I don't remember everything I wrote in my essay.  I know I meant it to be sincere and loving, and I intended for it to make her pleased with me.  The only thing I remember from it was, "She stays up until 2am sorting Campbell's soup labels."  This line was from the excerpt of her rant about all the things she does that are school-related, and my school collected Campbell's soup labels to redeem for funding or computers or something.  She would bring home garbage bags full of soup labels from school, empty them onto the living room floor, and sort them until the wee hours of the morning.  "I was up until 2am sorting Campbell's soup labels," was often verbatim what she snapped at me while I got ready for school in the morning.  Anyway, the essay had multiple sentences like that, varied as little as possible from her own exact words.  I knew it wouldn't win any awards, but I didn't know how to make my mother into an award-winning hero.  I figured at least it was done. 

My essay about my dad, on the other hand, was largely borrowed from my award-winning "Reflections" essay.  My teacher asked me to read it aloud at a special program that my parents were invited to attend.  Some other kids read their essays too.  Afterwards, my mother was upset and asked why I hadn't read the essay about her.  I told her they didn't ask me to read it, just the one about Dad.  She wanted to see the essay about her, so I showed it to her.  "You made me sound like a crazy person!" she hissed.  Neither of us caught the irony back then.

Thursday, September 24, 2015

The Time I Told My Mother the Truth About Everything

This is an excerpt from an email I sent my best friend on the day I told my mother "The Truth As I See It."  It happened a couple years before my wedding, on the day my mother received divorce papers from my dad.  I count that phone call as one of the most important conversations of my life and one of the few times I was honest with my mother about her behavior and refused to back down when challenged.  I believe this conversation was at least part of the reason my mother has reached out to me to reconnect but has never once asked me why I stopped talking to her.  I said what she needed to know (if she heard it).

I mention unofficially diagnosing my mother as bipolar in this email, which in hindsight I kind of wish I hadn't done, though I thoroughly believed it to be true and that proper treatment -- especially a prescription mood stabilizer, which was one of the few things she didn't already seem to be taking -- could make her better.  She did receive a formal diagnosis of bipolar disorder a couple years after this phone call took place, but I no longer believe it to be accurate.  More on all that another time.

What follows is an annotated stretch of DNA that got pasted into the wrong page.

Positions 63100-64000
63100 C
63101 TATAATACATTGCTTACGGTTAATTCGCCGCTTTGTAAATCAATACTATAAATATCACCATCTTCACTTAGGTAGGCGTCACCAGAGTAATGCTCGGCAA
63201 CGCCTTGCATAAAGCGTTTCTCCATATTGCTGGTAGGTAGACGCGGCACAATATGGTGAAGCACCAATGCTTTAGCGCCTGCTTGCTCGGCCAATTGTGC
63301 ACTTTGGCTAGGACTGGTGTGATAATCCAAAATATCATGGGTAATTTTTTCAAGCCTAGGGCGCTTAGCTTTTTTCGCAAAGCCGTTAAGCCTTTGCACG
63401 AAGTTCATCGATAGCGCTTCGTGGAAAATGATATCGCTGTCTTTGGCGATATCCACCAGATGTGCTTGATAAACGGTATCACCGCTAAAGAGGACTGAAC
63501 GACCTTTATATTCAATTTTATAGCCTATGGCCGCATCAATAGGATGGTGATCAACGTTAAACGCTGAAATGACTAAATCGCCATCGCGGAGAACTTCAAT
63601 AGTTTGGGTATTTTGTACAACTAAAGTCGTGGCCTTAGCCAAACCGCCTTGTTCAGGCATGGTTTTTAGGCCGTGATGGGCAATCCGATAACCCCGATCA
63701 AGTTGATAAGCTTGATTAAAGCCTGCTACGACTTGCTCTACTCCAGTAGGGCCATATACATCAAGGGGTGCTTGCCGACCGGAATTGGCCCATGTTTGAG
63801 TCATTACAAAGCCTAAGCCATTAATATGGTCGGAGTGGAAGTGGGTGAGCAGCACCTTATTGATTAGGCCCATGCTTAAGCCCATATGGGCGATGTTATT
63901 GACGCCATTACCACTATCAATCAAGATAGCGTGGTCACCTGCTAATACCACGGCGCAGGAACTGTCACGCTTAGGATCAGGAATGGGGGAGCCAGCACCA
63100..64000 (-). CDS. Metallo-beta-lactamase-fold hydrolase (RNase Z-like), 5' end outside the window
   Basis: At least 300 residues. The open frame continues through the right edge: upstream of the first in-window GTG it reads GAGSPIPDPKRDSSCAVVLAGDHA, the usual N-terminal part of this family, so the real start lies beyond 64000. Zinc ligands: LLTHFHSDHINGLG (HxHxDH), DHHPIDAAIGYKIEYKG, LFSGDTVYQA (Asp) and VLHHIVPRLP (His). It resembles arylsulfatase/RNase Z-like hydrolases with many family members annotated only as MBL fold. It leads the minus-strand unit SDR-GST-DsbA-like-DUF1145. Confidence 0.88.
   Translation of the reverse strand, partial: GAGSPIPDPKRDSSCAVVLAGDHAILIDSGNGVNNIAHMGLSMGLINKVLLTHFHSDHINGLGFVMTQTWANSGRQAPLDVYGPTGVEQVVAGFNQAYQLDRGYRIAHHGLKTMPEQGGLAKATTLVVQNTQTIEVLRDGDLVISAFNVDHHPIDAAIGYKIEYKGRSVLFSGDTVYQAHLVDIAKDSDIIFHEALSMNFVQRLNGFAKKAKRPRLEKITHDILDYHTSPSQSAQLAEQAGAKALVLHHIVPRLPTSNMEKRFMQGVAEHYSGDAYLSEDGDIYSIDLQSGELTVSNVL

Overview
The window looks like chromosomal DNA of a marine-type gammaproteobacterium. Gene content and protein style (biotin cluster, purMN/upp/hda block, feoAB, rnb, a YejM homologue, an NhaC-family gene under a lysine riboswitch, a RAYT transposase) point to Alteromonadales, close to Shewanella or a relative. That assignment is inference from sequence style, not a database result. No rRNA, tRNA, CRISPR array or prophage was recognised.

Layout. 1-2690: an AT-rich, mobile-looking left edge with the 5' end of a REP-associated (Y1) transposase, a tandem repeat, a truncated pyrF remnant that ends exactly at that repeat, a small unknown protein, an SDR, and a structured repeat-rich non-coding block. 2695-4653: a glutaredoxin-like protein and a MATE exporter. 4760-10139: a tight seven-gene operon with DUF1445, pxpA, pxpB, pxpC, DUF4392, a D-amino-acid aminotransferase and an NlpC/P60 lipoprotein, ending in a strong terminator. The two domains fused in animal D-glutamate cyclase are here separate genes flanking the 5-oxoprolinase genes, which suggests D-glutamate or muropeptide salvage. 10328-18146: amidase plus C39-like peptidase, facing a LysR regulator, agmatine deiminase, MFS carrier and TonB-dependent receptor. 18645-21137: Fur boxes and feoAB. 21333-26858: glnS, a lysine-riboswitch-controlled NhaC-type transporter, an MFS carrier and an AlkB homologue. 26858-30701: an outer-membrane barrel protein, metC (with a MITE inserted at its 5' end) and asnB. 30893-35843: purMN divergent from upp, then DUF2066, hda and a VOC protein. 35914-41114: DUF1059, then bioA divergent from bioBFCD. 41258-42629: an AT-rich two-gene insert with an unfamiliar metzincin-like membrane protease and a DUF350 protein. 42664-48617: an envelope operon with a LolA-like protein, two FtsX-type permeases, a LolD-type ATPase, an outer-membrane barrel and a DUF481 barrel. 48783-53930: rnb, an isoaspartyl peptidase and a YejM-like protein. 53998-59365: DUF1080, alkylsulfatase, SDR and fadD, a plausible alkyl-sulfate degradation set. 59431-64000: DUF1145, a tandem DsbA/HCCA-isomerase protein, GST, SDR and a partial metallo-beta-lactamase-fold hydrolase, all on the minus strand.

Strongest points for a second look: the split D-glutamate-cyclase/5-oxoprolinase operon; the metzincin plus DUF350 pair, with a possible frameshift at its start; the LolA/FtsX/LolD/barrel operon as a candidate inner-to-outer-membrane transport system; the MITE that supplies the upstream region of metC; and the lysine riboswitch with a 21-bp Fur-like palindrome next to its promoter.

Dear Jerry,

My mom was served the divorce papers today.  She called me sobbing and, when I answered, said, "I just called to say I love you."  I acted sympathetic and didn't say much until she started in on my dad, at which point the invisible string that my voice had been hung up on just broke and I announced loudly, "You sold ALL OF HIS STUFF," and basically told her the truth on just about everything.  I didn't yell, but when saying things I'd wanted to tell her for a long time, I announced them loudly like an orator.  I was still gentle through a lot of it though, particularly when talking about mental illness, and she was the only one who cried.  I told her she is bi-polar.  I told her she should be on meds for it and not on meds for EVERYTHING else.  I told her she appears to have Munchausen's syndrome and her car wrecks seem to be on purpose ("You think I rolled the car ON PURPOSE?!"  "Yes.").  I told her maxing out someone else's credit card is NOT OKAY, regardless of her defense that it was "only $500."  When she complained that no one speaks to her, I told her it's because she acts crazy now.  When she asked why I didn't call her at Christmas, I told her I didn't want to get yelled at.  When she acted shocked and asked, "What?" I repeated myself, only more loudly and enunciating better.  I did this every time she acted shocked at something I said.  I asked her if she didn't remember yelling at me and leaving voice mails in which she called me a selfish little bitch, or if she really believed it didn't hurt me.  She said she only remembered calling me that when I didn't send cards to my grandmothers.  I don't really remember how she said it, but it came out that she thinks I am bad for that, and I can't really remember that part through the haze of anger...